Nuclear medicine scans can help detect diseased tissue before it can be seen on routine x-rays. Earlier diagnosis means earlier and more effective treatment.
There are many types of nuclear medicine scans and each is used for a different purpose:
- Bone scans can detect fractures, infections, tumors, and metastasis
- Thyroid scans reveal relative thyroid functions
- Ventilation/perfusion scans are used to evaluate the risk of blood clots in the lungs
- Cardiac scans show the heart as it beats, measure blood flow and heart function, and can detect a recent heart attack
- Liver and gallbladder scans can help diagnose cirrhosis, tumors, and gallbladder disease
Nuclear medicine procedures are safe, effective, and painless. They are performed by highly trained physicians and technologists.
Duke Regional’s Nuclear Medicine Department was recently renovated and now features
- A clean, calm atmosphere through new floors, wall colors and structural
- New GE Discovery NM 670 and 630 cameras that offer enhanced imaging capabilities and superb image quality using lower doses of radiation when compared to standard Nuclear Medicine protocols
- A 70-centimeter bore ( Patient circumference 220 cm ) and scanning tables that can accommodate patients up to 500 pounds
- New equipment that is ergonomically compatible for patient comfort and allows greater positioning alternatives while still offering high quality imaging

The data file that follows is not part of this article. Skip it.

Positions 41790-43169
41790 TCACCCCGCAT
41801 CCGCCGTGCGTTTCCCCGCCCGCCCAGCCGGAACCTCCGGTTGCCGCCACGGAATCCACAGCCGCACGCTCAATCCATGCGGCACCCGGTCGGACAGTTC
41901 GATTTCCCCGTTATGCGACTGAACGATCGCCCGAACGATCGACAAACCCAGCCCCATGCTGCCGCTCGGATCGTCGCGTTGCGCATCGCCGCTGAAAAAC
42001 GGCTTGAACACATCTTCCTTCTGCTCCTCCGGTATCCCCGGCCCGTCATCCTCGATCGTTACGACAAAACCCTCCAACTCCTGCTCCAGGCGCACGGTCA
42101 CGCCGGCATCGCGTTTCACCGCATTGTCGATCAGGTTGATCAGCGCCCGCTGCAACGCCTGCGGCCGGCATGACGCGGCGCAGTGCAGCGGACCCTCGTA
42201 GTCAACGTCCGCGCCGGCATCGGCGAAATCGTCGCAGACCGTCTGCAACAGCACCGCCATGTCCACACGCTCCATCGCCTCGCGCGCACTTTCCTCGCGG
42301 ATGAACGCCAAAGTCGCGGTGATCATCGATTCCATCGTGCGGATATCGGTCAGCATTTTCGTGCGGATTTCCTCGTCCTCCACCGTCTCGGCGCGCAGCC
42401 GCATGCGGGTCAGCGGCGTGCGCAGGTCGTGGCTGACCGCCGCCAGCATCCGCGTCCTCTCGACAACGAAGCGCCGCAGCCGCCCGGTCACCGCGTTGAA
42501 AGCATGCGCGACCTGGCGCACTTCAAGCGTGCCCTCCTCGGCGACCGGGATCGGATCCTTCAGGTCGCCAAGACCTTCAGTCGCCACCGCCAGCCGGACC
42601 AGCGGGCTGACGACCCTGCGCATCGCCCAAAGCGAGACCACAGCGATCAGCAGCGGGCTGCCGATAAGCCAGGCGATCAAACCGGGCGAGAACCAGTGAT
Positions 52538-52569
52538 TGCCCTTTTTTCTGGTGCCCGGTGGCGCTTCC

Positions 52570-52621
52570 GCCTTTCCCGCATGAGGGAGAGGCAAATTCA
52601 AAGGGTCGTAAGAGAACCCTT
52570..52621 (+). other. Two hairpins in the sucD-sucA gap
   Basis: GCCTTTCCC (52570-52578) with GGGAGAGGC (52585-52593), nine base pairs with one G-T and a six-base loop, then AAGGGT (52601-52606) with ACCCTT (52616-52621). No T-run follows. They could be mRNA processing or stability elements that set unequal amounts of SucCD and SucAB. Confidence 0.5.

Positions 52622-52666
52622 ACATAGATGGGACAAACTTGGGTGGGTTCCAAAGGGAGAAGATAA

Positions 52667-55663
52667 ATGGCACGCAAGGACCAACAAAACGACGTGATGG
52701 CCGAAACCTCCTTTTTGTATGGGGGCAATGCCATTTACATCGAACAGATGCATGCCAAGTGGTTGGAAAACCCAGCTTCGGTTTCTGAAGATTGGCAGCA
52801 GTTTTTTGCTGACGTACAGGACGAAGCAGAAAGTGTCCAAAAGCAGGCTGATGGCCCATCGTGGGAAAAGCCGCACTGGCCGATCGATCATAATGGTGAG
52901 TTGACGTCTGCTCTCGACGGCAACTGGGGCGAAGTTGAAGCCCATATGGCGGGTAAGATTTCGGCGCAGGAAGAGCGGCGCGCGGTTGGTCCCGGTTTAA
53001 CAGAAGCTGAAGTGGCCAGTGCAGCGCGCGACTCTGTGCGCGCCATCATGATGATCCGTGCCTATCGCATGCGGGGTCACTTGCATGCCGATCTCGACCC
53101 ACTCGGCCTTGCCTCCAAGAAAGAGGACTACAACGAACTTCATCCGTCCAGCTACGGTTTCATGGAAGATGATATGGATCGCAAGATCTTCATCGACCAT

- Scans that can be set up faster and use automated transitions so patients can experience quicker procedure times
What happens during the procedure?
During a nuclear medicine procedure, a small amount of radioactive material, called a radiopharmaceutical, is introduced into the body. Depending on the type of test, the material may be injected, inhaled, or swallowed.
The radiopharmaceutical chosen and the means of administering it depend upon the part of the body being scanned.
All radiopharmaceuticals are manufactured under extremely strict government standards and are administered in the smallest possible dose needed to achieve good imaging results. The radioactivity is quickly eliminated from the body after the test is completed, usually through the urine.
A certain length of time (several minutes to two days) after the radiopharmaceutical is given, a gamma camera records the amount of radioactivity (gamma rays) remaining in the body. A computer usually assists the calculations and forms the actual image.
Nuclear Medicine services are offered from 7:00 a.m. to 4:30 p.m. Monday through Friday. To schedule an exam, call 919-470-5279.
Physicians offering this service include:
- Amaresh, Amar Muniyappa, MD
- Beeson, Donn Kirk, MD
- Bone III, Samuel Nicholas, MD
- Brown, Teresa Truitt, MD
- Cepeda, Christopher Miguel, MD
- Choi, Andrew Inwon, MD
- Cruell, Randy Anthony, MD
- Lester Jr., James W., MD
- Merritt, Ashley Grant, MD
- Neely, Mark H., MD
- Pathak, Hemang Jayendra, MD
- Safrit, Hal Dean, MD
- Shah, Ripal N., MD
- Yankes, Joseph Robert, MD